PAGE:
Social and political obstacles

Money is not the only roadblock that prevents communities from solving water-related problems. In its annual survey of U.S. mayors, the Boston University Initiative on Cities found last year that infrastructure repairs – including upgrades to wastewater and stormwater systems – were by far the largest headache for mayors from a broad swath of cities. Money for these projects is tight, but fractured relationships between federal, state and city agencies also make it hard for mayors to advance projects their cities desperately need.

In developing nations, water issues are colored by gender roles. Millions of women worldwide spend hours fetching water for drinking, cooking, bathing and other household needs. And when family members get sick from consuming tainted water, women spend hours caring for them.

“An insufficient supply of safe and accessible water poses extra risks and challenges for women and girls,”

writes Emory University postdoctoral fellow Bethany Caruso.

Innovations in treatment and reuse

Farms produce a lot of wastewater, especially runoff from irrigated fields. Excess fertilizer feeds into streams, rivers and bays, creating large blooms of algae. When the algae die and decompose, they deplete waters of oxygen, creating “dead zones” in important areas like the Gulf of Mexico and the Chesapeake Bay.

One potential solution to nutrient runoff is filtering it through bioreactors – trenches filled with wood chips, which are colonized by native bacteria from the surrounding soil. The bacteria use carbon as a food source, explains research assistant professor Laura Christianson of the University of Illinois. When nitrate-loaded water flows through the trenches, “The bacteria ‘eat’ the carbon in the wood chips,‘inhale’ the nitrate in the water, and ‘exhale’ nitrogen gas,” reducing nitrogen pollution in the water by up to 90 percent. Researchers are building and testing large bioreactors to put this strategy into practice across the Midwest.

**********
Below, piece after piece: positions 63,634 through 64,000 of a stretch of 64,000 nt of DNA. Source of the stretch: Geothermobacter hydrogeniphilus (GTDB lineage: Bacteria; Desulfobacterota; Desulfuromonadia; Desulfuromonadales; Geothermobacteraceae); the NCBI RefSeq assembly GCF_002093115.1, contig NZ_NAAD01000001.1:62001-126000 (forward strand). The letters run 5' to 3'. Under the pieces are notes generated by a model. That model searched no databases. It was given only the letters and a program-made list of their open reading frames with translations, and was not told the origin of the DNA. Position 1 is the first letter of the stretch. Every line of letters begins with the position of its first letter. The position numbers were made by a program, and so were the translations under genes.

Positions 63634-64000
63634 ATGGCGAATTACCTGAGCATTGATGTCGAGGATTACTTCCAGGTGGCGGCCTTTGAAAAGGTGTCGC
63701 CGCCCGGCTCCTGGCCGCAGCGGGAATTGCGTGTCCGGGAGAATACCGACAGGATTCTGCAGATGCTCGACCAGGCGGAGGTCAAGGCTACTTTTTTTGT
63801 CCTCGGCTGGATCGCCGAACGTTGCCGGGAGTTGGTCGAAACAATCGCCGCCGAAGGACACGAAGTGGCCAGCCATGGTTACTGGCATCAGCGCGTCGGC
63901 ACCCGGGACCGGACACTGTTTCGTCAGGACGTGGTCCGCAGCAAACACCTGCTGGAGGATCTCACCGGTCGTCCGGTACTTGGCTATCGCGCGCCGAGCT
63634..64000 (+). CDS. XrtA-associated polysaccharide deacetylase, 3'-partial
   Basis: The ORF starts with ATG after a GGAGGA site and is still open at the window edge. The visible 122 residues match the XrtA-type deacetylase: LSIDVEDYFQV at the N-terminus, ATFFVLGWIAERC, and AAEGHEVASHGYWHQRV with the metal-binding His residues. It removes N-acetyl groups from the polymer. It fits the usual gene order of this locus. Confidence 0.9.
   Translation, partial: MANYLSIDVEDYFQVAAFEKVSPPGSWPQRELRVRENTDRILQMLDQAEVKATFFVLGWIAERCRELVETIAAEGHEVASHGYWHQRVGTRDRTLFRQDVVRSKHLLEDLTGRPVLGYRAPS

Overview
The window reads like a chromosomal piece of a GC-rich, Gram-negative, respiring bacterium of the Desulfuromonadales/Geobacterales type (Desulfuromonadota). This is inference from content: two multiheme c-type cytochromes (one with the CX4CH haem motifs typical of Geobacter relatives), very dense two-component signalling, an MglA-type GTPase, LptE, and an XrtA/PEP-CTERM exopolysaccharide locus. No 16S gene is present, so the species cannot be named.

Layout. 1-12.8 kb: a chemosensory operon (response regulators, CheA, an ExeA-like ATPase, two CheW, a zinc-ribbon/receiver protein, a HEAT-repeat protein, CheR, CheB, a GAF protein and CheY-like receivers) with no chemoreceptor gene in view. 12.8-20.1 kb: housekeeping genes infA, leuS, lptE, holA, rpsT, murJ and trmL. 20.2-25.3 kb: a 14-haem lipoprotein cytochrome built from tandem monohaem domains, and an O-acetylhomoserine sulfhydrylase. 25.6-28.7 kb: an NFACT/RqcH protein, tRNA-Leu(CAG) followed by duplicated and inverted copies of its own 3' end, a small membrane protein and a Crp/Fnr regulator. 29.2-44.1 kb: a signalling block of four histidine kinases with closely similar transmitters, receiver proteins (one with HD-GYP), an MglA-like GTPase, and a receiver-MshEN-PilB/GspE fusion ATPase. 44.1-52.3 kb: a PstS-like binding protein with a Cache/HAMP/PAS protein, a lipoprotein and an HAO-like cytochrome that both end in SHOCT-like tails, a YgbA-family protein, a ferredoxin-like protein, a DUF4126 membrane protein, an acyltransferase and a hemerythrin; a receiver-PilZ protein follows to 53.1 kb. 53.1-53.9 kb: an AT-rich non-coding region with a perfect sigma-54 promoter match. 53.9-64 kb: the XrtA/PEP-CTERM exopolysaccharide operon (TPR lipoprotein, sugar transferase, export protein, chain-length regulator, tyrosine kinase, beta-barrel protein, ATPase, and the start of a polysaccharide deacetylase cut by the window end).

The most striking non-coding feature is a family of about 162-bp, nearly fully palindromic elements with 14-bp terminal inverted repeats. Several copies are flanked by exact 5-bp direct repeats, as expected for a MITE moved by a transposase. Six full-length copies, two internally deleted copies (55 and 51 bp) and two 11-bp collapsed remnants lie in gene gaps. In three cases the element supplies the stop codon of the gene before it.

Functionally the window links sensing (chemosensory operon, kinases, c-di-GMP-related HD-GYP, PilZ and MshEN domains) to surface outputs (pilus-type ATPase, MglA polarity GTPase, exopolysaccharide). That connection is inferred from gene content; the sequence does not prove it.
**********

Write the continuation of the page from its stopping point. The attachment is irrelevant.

Many communities in water-stressed areas are considering ways to reuse water after it has been appropriately treated. A 2016 study by the National Academies of Sciences, Engineering and Medicine evaluated uses for so-called graywater from bathroom sinks, showers, bathtubs, clothes washers and laundry sinks, but not from toilets or kitchens. It concluded that using graywater for purposes other than drinking, such as flushing toilets, could expand local water supplies and provide a drought-resistant year-round local water source.

“Graywater reuse for toilet flushing and other indoor uses offers the greatest opportunities for water conservation and does not reduce the amount of water available to downstream water users, as use for outdoor irrigation can,”

writes Colorado State University assistant professor Sybil Sharvelle, who served on the study panel.The Conversation

Jennifer Weeks, Senior Environment + Cities Editor, The Conversation

This article is republished from The Conversation under a Creative Commons license. Read the original article.